So even though I’ve felt disheartened, I haven’t been able to stop writing.

I’ve had a new idea—something completely different to what I’ve previously written—swirling around in my head for a couple of months now. I’ve thrown myself into this new project and it’s already softening the blow of rejections I’ve received … I know it’s not the end of the road for me. I have so many more stories to write.

So, I’ll keep on coming back to writing. Even though a writing career is an uncertainty, I’ll keep on doing the one thing that has provided me with a sense of stability throughout the course of my life.

The anchor, that is writing.

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Writers in the Attic

This has been the 40th post in this wonderful series! I’m so indebted to all of you wonderful writers who have contributed. It’s been such a joy to read all of your essays, so thank you for your time and courage in putting your words out there.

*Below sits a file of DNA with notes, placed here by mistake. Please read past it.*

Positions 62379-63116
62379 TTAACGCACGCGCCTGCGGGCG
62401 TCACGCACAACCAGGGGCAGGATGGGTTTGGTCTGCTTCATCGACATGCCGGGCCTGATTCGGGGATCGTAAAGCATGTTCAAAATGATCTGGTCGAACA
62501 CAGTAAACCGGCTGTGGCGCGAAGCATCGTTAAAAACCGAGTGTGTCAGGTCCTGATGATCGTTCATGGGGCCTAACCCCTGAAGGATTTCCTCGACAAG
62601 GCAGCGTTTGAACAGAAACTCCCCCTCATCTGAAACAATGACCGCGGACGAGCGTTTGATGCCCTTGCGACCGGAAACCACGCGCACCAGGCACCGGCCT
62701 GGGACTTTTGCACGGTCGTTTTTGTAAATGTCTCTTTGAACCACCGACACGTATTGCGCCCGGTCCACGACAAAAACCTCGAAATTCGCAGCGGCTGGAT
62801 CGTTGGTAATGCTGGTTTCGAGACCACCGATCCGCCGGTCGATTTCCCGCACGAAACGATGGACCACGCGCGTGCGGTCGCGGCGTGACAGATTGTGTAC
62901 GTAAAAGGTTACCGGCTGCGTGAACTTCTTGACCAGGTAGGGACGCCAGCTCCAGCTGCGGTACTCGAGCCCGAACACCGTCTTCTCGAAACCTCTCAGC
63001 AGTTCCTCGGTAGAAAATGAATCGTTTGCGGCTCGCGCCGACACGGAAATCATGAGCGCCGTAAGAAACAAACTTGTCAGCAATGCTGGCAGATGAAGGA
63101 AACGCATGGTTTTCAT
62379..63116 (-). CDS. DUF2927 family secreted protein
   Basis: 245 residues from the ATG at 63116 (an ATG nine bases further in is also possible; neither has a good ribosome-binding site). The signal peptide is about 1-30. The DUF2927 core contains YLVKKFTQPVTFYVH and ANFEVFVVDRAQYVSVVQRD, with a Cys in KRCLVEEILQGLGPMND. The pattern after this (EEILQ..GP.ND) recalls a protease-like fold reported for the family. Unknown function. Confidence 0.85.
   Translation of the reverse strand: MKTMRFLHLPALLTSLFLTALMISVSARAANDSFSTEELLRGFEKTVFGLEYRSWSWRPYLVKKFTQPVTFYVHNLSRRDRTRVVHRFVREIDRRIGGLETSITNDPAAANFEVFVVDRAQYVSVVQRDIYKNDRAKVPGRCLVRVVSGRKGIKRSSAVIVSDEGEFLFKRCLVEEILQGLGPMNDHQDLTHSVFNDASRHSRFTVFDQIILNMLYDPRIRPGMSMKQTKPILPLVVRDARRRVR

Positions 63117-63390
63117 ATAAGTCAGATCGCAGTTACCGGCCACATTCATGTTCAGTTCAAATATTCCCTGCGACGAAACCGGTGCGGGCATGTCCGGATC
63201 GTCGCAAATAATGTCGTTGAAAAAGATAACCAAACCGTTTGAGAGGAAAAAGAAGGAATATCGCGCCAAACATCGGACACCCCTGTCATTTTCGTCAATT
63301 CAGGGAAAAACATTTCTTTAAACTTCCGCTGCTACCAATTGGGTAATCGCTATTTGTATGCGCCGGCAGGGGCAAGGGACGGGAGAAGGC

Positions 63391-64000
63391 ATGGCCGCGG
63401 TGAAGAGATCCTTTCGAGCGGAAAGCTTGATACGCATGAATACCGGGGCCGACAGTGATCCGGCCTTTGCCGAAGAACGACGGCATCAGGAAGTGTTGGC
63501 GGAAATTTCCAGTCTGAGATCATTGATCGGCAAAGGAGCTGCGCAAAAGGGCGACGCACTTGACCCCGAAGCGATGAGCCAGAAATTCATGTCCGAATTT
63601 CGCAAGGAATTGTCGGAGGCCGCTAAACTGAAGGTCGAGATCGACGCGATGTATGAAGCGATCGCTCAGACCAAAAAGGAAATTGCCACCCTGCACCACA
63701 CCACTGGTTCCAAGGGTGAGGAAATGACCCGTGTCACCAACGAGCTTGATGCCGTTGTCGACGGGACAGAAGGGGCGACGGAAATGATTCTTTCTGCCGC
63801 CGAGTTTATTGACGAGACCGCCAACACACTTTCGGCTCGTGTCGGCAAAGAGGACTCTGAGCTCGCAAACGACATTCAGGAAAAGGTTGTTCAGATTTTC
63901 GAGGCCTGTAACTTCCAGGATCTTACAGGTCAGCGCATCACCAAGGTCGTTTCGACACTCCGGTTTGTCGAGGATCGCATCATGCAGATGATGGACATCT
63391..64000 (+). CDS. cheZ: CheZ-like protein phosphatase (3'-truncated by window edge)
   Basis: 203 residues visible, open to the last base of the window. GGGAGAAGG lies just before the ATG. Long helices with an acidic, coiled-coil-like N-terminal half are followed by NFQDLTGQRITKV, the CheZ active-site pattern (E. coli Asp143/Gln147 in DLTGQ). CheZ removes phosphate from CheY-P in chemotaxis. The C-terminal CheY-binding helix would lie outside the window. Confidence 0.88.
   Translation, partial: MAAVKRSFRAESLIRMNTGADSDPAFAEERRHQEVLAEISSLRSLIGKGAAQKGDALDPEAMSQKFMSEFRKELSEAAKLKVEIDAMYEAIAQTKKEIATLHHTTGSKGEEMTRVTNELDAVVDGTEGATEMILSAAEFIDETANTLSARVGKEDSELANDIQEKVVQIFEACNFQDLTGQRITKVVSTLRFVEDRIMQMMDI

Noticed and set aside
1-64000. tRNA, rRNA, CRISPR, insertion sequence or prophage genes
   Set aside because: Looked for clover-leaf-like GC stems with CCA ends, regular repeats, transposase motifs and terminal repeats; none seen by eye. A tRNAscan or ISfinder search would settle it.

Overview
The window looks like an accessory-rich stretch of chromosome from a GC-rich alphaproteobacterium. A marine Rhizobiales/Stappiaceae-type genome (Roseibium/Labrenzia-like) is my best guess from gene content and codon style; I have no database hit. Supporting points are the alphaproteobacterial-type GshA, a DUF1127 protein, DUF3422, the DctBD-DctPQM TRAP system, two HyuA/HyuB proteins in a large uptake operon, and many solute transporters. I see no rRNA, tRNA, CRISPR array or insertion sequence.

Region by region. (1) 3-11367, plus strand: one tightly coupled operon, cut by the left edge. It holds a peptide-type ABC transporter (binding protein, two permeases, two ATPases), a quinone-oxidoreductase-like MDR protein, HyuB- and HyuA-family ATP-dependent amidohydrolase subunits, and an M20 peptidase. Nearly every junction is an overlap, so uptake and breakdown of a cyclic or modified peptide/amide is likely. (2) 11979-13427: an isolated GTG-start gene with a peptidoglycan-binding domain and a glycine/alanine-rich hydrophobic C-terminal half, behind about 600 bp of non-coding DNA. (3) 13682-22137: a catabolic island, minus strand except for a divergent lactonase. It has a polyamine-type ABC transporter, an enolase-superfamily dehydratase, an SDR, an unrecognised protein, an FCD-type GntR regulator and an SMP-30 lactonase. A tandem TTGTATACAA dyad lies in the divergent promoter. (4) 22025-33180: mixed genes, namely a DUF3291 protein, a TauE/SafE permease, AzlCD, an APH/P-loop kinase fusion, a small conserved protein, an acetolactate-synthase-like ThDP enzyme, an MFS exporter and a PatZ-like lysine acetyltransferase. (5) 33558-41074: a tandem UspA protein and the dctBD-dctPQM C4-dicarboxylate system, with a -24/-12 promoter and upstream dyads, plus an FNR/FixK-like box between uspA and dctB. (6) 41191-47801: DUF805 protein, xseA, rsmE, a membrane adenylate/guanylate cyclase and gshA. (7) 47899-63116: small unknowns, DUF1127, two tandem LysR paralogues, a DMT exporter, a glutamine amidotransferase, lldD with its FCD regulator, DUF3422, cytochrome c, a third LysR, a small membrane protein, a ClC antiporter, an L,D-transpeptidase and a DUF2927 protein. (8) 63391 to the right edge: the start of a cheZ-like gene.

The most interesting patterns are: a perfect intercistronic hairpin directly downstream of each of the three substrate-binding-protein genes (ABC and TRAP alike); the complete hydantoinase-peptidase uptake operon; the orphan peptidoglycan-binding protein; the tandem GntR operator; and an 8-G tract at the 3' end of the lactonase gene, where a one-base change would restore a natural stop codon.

For any writer who would like to write a personal essay for Writers in the Attic, please contact me here. The topic is fairly broad—anything to do with writing, your writing life or what writing means to you. I find 600-1000 words is a good length.

I acknowledge the time and effort involved in writing these pieces by sending a small gift as a thank you.

You don’t have to be a writer, just love writing. I enjoy reading every essay I receive, so please don’t be frightened to take the plunge!